The Street Lawyer is the Cultured Barrister’s necessary counterpart. Offering a viewpoint sometimes at odds with CB’s, the Street Lawyer takes a no-nonsense approach to the realities of law practice. Sometimes cynical, usually irreverent, and occasionally serious, the Street Lawyer welcomes your feedback.
While it’s hardly as if there’s a dearth of off-topic lawyer-fashion posts on this blog, the Street Lawyer nonetheless presents another this week. At the outset, you should note that I am a fictional, androgynous every-lawyer character. I am neither a male nor a female entity; you should think of me as a gender neutral unicorn. That said, even a gender neutral unicorn needs to keep its shoes in good repair. I also need a sheath for my horn to stop from impaling people in court. But that is another story. Scuff marks are unsightly and—as you will soon learn—easily taken care of.
I have been shining my own shoes since I was a young, err, unicorn. One of my favorite lines on the West Wing is when presidential candidate Arnie Vinick says to Josh Lyman: “Never trust a man[-woman] who doesn’t shine his [or her] own shoes.” While
Vermont may be a bit removed from the fictional power corridors of portrayed on the West Wing, I don’t trust people who don’t shine their own shoes. Why? Because Vermont lawyers who don’t shine their own shoes are: (a) too lazy; (b) flying to JFK Airport in New York (the closest place I know for a professional shoe shine); (c) making their kids or an associate do it (let me come out here against both child labor and partner-mandated boot licking); (d) wearing wool clogs with their suit; or (e) they’ve kidnapped Santa’s elves to shine their shoes (you may find this last one a little farfetched, but consider first our proximity to Canada, which abuts the North Pole and then the well-known elf–shoe connection). Another reason to distrust the non-own-shoe-shining Washington, D.C. lawyer is that it’s an easy enough skill to learn. Vermont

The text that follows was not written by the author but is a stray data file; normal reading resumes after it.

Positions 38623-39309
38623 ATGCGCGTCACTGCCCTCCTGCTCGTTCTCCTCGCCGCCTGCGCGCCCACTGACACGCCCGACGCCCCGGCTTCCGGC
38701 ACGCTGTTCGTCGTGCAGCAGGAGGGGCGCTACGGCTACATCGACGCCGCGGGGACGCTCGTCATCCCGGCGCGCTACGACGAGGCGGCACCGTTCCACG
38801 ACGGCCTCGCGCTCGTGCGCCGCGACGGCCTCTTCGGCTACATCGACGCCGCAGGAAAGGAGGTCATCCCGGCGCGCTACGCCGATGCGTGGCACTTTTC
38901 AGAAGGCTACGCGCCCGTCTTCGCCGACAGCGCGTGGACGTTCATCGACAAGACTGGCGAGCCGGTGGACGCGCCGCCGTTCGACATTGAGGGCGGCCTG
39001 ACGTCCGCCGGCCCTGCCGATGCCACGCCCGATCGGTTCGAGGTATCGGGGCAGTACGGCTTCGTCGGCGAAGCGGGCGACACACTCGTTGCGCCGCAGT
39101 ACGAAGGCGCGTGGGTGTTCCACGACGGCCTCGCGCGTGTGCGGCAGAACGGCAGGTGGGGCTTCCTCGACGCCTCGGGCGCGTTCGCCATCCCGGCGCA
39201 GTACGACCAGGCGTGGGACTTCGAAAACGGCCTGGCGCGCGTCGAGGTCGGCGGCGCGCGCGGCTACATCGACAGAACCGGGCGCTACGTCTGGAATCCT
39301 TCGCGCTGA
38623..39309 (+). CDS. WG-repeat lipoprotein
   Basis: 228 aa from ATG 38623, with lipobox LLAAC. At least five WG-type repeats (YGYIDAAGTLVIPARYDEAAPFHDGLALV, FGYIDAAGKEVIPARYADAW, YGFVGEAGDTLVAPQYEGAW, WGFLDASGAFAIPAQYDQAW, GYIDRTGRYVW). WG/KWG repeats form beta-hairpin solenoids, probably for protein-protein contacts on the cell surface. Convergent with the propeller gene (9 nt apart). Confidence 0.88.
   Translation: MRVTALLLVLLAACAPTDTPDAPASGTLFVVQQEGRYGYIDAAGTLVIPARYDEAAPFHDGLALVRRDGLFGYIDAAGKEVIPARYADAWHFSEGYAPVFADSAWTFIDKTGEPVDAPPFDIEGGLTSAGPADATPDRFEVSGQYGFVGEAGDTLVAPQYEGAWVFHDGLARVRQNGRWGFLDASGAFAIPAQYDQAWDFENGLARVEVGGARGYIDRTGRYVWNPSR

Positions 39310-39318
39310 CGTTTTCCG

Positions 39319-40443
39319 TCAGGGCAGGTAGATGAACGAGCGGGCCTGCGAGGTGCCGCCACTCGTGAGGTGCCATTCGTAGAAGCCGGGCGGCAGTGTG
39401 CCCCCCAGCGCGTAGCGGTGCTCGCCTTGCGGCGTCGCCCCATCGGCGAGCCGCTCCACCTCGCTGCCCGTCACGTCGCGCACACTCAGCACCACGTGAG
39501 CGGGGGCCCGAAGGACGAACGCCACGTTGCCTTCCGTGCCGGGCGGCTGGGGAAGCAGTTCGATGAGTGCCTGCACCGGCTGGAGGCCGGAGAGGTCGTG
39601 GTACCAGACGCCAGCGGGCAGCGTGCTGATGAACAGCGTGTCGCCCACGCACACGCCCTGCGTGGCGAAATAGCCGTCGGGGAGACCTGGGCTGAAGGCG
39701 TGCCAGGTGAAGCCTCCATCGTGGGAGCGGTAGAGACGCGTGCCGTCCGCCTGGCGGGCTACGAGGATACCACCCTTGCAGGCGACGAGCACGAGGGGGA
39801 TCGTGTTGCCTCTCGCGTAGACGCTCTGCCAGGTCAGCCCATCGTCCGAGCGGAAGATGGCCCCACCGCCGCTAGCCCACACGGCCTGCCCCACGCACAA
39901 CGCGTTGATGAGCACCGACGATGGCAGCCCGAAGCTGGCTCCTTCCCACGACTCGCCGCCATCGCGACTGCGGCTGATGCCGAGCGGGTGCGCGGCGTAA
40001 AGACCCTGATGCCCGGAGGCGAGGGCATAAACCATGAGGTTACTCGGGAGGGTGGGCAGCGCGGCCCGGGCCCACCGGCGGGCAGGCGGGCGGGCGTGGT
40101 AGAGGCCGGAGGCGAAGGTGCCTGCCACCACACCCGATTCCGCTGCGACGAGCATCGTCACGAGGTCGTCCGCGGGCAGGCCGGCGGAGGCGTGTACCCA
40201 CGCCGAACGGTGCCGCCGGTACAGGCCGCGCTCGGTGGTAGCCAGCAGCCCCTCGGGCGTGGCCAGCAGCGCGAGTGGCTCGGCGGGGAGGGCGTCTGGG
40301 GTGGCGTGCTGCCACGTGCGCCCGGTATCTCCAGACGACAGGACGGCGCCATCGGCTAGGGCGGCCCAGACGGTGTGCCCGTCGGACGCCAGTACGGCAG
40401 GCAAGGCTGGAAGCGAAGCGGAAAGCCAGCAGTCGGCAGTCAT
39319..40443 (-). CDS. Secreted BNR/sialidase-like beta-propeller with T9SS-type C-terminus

Today, lucky reader, I am going to tell you how to make your shoes so shiny that they will mesmerize a jury. When we are done, your shoes will be so striking that the jury isn’t going to be talking about the bad things your client did when they go to deliberate; they will only be talking about how they could see their reflections in your shoes. Do not scoff at this tactic. Remember that Clarence Darrow—back when smoking was allowed in courtrooms—once stuck a long pin through a cigar so that he could smoke it without dropping any ash. The jury was so enthralled by Darrow’s amazing smoking abilities that they paid virtually no attention to the other side’s presentation of the case, and Darrow won the case.